Norris Krueger is helping to lead the charge on ESHIP Goal 5, Practical Metrics & Methods. The intent of Goal 5 is to identify and develop better metrics and methods for ecosystem building.
At the 2018 ESHIP Summit, seven goals were shared with the ecosystem building community that collectively would advance the field of ecosystem building. Each of the goals is being championed by one or more members of the ESHIP community. Among the most passionate of those champions is Norris Krueger, who is leading the charge to define the methods and metrics for evidence-based ecosystem building.
I caught up with Norris at the 2019 ESHIP Summit to find out how the goal and its initiatives have progressed since the summer of 2018. Asked to summarize Goal 5, Norris explained, “Goal 5 advances ecosystem building by helping us to be much more evidence-based — to know what works and to be able to prove that what we do works. Better methods. Better metrics. Better analysis. Thank goodness we have such amazing people engaged enthusiastically on our calls!”
He went on to elaborate on each of the three key initiatives that fall under the Goal 5:
5.1 Building a Community of Practice – building a community of practice where we learn to be better at identifying, testing, and using best-in-class metrics.
5.2 Repository of Ecosystem Building Practices and Case Studies – building a searchable, user-friendly repository of best practices that anyone can use.
5.3 Ecosystem Research Conference – putting on a great research conference where we address the big, burning questions necessary to advance the field of ecosystem building, where ecosystem builders can bring their big, burning questions.
I wanted to dig a little deeper so I asked Norris a few more questions.
You’re very passionate about Goal 5. Why is that?
“It’s where I can best contribute. If there were a Goal 8, Entrepreneurial Education & Training, that would be even better. 😉 But as a veteran scholar and science nerd, it’s a good way to maximize my ability to help effectively.”
“Evidence-based practice is all the rage in many fields, and we REALLY need it to legitimize our field. But it is damned hard to do it right. I can help, I think. And I know marvelous people who definitely can help. And, I’ve met people via Goal 5 that are both brilliant and selfless. So, so much of the research done in our area just is not useful. However, it could be, if we could connect those with research tools and skills with the Really Big Questions that the ecosystem builders bring.”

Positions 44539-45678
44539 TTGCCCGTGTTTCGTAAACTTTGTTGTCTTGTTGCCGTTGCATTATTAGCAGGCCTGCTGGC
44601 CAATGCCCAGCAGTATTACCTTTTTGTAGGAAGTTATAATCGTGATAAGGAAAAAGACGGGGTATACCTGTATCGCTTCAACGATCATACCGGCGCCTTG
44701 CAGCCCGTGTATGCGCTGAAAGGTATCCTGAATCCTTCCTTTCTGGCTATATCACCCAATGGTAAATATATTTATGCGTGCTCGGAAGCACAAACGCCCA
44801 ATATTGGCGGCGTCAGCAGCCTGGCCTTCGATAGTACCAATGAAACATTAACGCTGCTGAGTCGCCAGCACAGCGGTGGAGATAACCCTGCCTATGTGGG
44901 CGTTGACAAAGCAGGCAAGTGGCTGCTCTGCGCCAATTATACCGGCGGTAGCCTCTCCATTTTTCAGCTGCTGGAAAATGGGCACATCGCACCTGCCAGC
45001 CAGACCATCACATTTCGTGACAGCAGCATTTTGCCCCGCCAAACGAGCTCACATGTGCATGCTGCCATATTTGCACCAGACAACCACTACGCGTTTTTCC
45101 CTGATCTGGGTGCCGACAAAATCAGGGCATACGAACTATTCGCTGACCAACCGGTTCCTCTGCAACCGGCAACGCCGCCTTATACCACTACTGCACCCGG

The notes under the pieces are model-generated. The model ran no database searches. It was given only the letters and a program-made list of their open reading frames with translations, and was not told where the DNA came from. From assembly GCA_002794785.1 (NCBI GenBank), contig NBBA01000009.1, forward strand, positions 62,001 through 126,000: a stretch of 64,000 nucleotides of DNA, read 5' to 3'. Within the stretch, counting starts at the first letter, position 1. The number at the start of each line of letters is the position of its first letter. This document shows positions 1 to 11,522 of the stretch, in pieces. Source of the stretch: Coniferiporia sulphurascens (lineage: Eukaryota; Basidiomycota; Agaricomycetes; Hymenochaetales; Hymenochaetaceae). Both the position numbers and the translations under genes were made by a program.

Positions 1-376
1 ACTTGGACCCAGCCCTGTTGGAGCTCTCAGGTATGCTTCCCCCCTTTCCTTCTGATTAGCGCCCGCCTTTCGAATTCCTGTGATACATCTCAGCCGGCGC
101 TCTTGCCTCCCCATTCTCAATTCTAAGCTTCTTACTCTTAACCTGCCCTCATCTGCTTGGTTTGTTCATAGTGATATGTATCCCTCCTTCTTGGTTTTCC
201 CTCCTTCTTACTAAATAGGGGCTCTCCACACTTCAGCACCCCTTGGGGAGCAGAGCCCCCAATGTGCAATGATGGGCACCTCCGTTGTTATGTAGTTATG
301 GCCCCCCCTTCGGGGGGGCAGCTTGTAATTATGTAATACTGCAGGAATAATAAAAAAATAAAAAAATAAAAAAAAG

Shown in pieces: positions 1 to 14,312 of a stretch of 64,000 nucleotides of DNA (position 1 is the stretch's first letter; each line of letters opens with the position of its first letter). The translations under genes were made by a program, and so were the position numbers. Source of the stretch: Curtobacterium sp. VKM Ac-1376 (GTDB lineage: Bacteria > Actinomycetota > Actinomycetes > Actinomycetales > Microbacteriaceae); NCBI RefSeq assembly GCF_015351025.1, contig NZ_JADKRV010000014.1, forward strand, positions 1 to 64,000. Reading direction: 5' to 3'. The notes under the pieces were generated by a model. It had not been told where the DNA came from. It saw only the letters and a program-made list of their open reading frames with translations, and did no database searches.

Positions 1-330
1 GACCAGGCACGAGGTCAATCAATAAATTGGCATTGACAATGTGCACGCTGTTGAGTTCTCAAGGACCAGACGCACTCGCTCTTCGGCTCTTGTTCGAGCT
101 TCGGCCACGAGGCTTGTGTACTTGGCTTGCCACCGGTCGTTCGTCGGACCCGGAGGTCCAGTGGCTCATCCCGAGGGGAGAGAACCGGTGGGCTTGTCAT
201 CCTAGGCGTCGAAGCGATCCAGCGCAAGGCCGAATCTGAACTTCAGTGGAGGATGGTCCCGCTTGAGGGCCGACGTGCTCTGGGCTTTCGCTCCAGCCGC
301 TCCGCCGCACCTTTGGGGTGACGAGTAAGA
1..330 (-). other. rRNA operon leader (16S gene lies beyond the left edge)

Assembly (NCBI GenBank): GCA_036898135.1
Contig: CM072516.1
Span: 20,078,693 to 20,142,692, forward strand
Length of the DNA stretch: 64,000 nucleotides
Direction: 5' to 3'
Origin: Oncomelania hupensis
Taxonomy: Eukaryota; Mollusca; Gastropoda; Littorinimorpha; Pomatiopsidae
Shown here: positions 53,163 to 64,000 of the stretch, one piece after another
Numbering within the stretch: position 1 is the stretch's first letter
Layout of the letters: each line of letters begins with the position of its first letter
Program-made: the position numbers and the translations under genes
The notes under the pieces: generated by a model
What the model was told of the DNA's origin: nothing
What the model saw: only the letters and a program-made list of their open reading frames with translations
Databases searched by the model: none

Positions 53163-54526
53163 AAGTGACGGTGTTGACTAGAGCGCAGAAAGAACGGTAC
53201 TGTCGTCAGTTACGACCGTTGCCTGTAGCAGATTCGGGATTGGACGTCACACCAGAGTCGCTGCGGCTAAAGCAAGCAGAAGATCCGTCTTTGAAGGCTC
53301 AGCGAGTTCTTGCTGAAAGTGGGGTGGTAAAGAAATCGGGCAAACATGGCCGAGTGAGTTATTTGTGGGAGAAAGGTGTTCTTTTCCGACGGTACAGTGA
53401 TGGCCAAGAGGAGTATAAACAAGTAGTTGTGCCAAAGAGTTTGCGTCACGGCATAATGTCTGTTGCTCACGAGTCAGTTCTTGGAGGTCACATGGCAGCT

What are the biggest challenges you face in ecosystem building?
“Field level or ground level? I’ll focus mostly on the field level but what I am personally seeing on the ground is relevant. Disrespect is rampant but it is mostly from those who do not get what we see — and/or do not want to see it. I was recently told ‘but you aren’t an ecosystem builder.’ Yikes!”
“We see the world very differently and our vision is highly disruptive. We say many nice things about how we are here to help the economic development practitioners, it’s the next step in the evolution of the field, etc. Negotiating from weakness is a fool’s errand. We need to negotiate from strength. Otherwise, ‘business as usual’ rules the day and throws us some scraps – and takes credit for our successes.”
“That means demonstrating our legitimacy. How do we do that? Be relentlessly evidence-based. We also need to be great storytellers. We also need to identify who might actually listen and like our message. Existing programs I envy like Sourcelink (hi, Rob & Maria!) and Epicenter (hi, Louisa!) in Memphis understand their stakeholders at a deep level. We need bold action ourselves and the resources to do them right. It also means that we have to bring our ‘A’ game. If we are going to prove and persuade that we are evidence-based, we need A/A+ efforts.”
What do you think are the biggest challenges in advancing Goal 5?
“Number one is my own passion occasionally getting in the way! At the field level, I am fighting for us to do the right things the right way and for the right reasons. That means empowering the awesome people who can deliver that — and bring the rest of us along. That requires considerable transparency.”